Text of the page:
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Botanical Breakthrough: Ancient 'Dinosaur Trees' Thought Extinct for 2 Million Years Rediscovered

Ancient Trees Thought Extinct 2 Million Years Rebound in Australia
Source: MEGA

The Wollemi pine, an ancient tree species thought extinct for 2 million years, is making a gradual resurgence across top-secret locations in Australia.

Feb. 14 2024, Published 3:02 p.m. ET

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In a remarkable turn of events, one of the planet's oldest and rarest tree species is experiencing a gradual resurgence across covert locations in Australia, defying previous beliefs it went extinct 2 million years ago.

Termed by scientists as "the botanical find of the century," the rediscovery of the ancient Wollemi pine has captivated experts and enthusiasts alike, unveiling a living relic often referred to as the "dinosaur tree."

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With fossil records tracing its lineage back 91 million years, the Wollemi pine stands as a testament to endurance within the plant kingdom, belonging to a venerable family that spans 200 million years, as detailed by the New South Wales National Parks and Wildlife Service (NPWS).

Initially presumed extinct until 1994, when a small cluster was stumbled upon nestled in a remote rainforest canyon of the Greater Blue Mountains in New South Wales (NSW), the Wollemi pine's survival story has been a source of astonishment.

Dave Crust, Blue Mountains branch director of the NPWS, remarked on the significance of this discovery, highlighting the resilience of a species that persisted in a secluded canyon within Wollemi National Park.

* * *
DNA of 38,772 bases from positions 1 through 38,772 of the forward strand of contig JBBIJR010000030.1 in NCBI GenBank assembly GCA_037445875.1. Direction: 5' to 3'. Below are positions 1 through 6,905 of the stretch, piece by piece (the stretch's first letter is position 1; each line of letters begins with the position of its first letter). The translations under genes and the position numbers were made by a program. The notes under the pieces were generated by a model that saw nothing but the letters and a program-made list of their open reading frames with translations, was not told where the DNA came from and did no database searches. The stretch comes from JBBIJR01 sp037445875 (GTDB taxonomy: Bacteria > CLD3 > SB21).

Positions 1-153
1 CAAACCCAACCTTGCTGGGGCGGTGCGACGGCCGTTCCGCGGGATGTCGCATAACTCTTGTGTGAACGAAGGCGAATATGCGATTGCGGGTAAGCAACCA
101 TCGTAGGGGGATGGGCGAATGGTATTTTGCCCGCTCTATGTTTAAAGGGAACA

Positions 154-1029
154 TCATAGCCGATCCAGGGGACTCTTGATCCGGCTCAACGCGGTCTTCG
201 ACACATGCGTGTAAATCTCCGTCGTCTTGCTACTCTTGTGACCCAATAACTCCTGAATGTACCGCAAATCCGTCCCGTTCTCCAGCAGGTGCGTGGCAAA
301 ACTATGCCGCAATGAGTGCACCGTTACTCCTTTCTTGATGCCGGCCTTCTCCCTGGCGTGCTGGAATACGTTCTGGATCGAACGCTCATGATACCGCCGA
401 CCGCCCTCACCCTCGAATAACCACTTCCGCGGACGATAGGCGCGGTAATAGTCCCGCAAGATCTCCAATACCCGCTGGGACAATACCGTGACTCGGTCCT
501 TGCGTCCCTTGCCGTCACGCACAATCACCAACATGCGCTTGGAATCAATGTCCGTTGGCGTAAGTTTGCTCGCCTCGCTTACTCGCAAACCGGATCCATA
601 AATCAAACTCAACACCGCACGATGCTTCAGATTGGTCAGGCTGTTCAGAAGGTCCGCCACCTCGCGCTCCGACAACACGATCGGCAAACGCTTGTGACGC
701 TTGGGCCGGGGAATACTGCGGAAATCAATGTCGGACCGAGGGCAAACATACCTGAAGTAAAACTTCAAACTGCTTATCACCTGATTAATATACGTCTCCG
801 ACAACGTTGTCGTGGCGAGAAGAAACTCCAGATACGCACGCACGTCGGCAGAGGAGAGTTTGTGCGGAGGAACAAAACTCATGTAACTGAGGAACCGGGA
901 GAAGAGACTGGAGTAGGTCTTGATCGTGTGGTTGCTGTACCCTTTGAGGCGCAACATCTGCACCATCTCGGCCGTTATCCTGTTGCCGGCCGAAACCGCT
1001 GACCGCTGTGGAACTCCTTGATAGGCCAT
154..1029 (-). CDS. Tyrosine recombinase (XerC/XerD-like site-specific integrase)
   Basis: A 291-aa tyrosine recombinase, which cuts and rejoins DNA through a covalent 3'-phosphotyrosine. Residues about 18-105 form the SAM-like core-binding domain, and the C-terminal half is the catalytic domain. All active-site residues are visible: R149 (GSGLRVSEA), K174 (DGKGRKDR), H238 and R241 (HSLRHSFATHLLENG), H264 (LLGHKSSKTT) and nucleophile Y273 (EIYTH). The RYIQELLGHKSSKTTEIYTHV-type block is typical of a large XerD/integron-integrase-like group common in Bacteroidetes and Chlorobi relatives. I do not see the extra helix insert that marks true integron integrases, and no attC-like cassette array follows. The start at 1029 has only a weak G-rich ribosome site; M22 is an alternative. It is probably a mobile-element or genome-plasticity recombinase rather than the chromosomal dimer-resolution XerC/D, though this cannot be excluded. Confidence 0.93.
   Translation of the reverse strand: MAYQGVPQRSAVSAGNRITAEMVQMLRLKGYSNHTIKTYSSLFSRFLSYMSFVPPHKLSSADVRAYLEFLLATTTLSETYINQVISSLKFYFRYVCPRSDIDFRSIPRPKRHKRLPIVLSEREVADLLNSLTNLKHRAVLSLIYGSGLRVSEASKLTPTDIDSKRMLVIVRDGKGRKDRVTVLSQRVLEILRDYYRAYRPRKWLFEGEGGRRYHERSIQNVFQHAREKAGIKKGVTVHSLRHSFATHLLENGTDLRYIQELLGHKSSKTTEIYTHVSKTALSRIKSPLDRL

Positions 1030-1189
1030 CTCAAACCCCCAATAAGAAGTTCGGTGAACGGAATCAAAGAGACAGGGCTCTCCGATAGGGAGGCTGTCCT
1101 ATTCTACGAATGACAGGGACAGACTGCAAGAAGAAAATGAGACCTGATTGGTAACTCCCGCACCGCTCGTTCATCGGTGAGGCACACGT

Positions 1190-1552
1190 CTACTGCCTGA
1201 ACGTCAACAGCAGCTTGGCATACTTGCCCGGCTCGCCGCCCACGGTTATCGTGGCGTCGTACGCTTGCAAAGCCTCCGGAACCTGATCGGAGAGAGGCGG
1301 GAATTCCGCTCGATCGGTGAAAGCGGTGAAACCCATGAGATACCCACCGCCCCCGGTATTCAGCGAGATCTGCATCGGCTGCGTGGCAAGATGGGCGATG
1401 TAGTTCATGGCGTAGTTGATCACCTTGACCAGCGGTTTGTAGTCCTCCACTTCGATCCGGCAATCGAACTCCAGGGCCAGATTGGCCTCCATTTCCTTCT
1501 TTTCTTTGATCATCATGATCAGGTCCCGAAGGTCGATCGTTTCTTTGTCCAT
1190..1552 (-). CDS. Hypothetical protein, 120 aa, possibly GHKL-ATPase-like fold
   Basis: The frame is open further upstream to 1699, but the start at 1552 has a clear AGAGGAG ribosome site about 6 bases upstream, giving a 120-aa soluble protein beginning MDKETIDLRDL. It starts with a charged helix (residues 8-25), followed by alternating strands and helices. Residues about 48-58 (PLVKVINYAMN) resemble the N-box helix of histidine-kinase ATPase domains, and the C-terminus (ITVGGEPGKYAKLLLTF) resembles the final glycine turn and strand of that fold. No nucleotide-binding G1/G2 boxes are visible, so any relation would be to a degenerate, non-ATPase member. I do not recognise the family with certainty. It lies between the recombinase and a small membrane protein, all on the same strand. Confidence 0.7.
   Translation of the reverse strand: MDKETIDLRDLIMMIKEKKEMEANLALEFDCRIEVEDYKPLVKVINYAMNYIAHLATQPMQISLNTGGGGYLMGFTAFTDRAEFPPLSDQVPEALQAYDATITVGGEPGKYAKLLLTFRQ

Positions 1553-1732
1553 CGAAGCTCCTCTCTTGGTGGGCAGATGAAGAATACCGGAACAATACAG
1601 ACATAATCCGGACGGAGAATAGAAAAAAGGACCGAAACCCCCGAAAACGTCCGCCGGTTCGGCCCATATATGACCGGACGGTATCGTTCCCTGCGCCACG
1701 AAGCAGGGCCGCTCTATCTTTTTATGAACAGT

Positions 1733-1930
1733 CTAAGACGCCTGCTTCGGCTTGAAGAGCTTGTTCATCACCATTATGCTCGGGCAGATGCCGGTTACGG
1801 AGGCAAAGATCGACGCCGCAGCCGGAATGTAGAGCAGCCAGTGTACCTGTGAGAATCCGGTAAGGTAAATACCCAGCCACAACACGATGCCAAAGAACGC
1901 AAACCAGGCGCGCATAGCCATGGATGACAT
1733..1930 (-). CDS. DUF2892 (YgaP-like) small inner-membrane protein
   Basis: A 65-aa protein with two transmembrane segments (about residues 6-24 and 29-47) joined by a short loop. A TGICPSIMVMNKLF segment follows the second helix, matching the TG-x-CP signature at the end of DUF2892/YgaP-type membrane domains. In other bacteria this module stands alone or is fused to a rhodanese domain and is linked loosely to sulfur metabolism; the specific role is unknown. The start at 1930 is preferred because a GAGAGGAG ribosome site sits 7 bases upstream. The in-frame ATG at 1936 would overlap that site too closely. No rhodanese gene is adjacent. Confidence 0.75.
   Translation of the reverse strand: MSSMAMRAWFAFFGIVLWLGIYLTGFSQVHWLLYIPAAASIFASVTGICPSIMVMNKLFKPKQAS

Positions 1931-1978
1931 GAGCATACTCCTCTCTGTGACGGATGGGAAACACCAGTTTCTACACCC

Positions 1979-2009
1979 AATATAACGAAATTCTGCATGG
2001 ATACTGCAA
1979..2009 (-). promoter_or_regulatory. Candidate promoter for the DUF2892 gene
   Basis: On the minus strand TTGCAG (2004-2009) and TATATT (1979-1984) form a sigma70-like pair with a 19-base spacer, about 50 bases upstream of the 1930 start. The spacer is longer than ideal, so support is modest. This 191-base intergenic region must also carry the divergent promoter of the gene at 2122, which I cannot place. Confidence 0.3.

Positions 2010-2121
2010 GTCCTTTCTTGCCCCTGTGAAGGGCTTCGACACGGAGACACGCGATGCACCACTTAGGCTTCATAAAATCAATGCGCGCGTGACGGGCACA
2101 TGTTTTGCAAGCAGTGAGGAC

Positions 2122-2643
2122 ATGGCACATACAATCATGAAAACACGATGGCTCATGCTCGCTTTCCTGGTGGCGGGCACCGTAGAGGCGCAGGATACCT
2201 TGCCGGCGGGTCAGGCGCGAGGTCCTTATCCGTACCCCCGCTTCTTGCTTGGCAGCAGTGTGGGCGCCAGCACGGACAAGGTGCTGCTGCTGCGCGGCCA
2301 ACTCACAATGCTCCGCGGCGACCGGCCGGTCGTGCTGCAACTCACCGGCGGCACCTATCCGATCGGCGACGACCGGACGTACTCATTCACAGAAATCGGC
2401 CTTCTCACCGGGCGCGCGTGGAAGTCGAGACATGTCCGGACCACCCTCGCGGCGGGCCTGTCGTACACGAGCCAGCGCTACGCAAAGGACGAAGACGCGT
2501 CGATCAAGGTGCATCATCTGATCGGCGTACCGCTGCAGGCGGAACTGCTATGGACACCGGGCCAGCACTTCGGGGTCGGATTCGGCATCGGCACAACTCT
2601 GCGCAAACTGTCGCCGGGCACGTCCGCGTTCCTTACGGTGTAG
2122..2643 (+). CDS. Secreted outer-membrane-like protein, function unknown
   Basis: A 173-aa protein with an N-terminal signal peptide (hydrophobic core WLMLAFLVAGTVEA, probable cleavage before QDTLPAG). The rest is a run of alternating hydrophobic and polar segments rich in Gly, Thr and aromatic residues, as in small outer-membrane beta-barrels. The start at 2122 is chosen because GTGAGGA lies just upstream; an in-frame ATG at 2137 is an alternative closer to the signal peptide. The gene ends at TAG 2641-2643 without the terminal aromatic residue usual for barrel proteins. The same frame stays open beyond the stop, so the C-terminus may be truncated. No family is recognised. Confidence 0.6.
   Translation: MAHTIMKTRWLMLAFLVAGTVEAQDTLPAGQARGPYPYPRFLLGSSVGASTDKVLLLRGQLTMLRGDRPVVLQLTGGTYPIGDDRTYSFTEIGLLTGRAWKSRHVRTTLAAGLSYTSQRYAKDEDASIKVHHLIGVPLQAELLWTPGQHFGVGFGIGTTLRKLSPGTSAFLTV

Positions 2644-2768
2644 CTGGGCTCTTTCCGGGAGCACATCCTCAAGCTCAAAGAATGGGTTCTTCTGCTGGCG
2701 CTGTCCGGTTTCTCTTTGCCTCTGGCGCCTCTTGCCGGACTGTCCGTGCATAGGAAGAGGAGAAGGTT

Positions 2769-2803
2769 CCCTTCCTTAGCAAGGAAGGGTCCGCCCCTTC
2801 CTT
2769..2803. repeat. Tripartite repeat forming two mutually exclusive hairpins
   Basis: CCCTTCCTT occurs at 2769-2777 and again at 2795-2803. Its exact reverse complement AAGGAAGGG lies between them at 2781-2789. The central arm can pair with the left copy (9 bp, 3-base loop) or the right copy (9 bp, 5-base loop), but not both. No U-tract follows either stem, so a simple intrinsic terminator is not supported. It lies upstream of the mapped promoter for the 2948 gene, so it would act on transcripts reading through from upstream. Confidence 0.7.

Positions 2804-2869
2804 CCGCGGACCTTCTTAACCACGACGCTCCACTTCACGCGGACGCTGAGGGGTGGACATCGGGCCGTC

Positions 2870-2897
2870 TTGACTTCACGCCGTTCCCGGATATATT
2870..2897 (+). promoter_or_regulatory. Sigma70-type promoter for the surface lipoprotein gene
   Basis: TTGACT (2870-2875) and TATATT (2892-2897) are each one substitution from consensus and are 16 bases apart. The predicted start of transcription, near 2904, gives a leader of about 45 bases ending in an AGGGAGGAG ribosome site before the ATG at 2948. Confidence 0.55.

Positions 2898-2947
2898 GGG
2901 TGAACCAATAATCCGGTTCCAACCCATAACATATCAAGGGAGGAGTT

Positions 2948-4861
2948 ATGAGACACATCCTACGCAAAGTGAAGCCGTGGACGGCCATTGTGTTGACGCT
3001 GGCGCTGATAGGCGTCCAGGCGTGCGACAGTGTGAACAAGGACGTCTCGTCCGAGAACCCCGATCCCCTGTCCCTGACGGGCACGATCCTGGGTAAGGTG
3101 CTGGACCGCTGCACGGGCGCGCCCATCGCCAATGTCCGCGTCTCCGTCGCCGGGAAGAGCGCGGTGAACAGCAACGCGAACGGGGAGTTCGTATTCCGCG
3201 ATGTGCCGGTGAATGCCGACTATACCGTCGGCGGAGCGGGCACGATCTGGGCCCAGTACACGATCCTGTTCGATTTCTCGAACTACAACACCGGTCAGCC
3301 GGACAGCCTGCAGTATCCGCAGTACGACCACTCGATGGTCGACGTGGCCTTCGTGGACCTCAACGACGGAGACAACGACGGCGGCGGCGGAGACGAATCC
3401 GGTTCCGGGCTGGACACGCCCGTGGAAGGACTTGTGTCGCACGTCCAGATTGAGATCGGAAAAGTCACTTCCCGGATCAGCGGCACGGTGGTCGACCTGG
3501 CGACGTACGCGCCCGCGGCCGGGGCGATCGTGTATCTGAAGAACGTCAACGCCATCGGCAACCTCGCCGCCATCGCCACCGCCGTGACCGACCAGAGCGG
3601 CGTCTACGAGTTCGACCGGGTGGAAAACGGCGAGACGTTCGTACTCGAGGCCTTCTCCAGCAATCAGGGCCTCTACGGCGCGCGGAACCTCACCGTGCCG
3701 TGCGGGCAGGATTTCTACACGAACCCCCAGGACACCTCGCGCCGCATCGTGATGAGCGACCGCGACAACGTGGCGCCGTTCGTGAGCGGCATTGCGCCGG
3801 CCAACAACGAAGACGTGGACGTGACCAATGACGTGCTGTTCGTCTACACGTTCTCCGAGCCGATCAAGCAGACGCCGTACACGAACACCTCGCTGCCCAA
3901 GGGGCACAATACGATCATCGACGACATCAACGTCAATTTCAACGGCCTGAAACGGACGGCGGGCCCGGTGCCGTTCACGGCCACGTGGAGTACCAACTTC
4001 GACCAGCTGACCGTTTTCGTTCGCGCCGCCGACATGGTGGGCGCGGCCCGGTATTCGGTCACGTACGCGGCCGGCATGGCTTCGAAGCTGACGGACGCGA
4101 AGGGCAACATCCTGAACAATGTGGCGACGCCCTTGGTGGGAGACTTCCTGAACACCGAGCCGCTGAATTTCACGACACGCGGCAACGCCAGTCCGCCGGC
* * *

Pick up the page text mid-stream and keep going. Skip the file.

Presently, a mere 89 Wollemi pines grace the wild grove, a precarious population that underscores the urgent need for conservation efforts.

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With meticulous care and dedication spanning three decades, NPWS conservationists have worked to replenish the species by planting hundreds of trees across designated sites, aiming to safeguard its future.

Yet, the Wollemi pine's journey to rejuvenation is hindered by its exceptionally sluggish growth rate.

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Berin Mackenzie, a research scientist, shed light on the arduous process, emphasizing that the seedlings require decades to reach maturity, ascending to the rainforest canopy to access vital sunlight.

Towering up to 40 meters in their natural habitat, mature Wollemi pines boast an impressive array of features, from their distinct red, "bubbly" bark to their canopy adorned with sharp, vibrant green leaves reminiscent of ferns.

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To shield these botanical treasures, both original and newfound groves remain undisclosed, guarded by strict regulations and enforced closures.

NSW Environment Minister Penny Sharpe highlighted the importance of safeguarding these delicate ecosystems, citing potential fines and imprisonment for unauthorized access. Even conservationists must adhere to rigorous protocols, including the sterilization of equipment to prevent the spread of disease.


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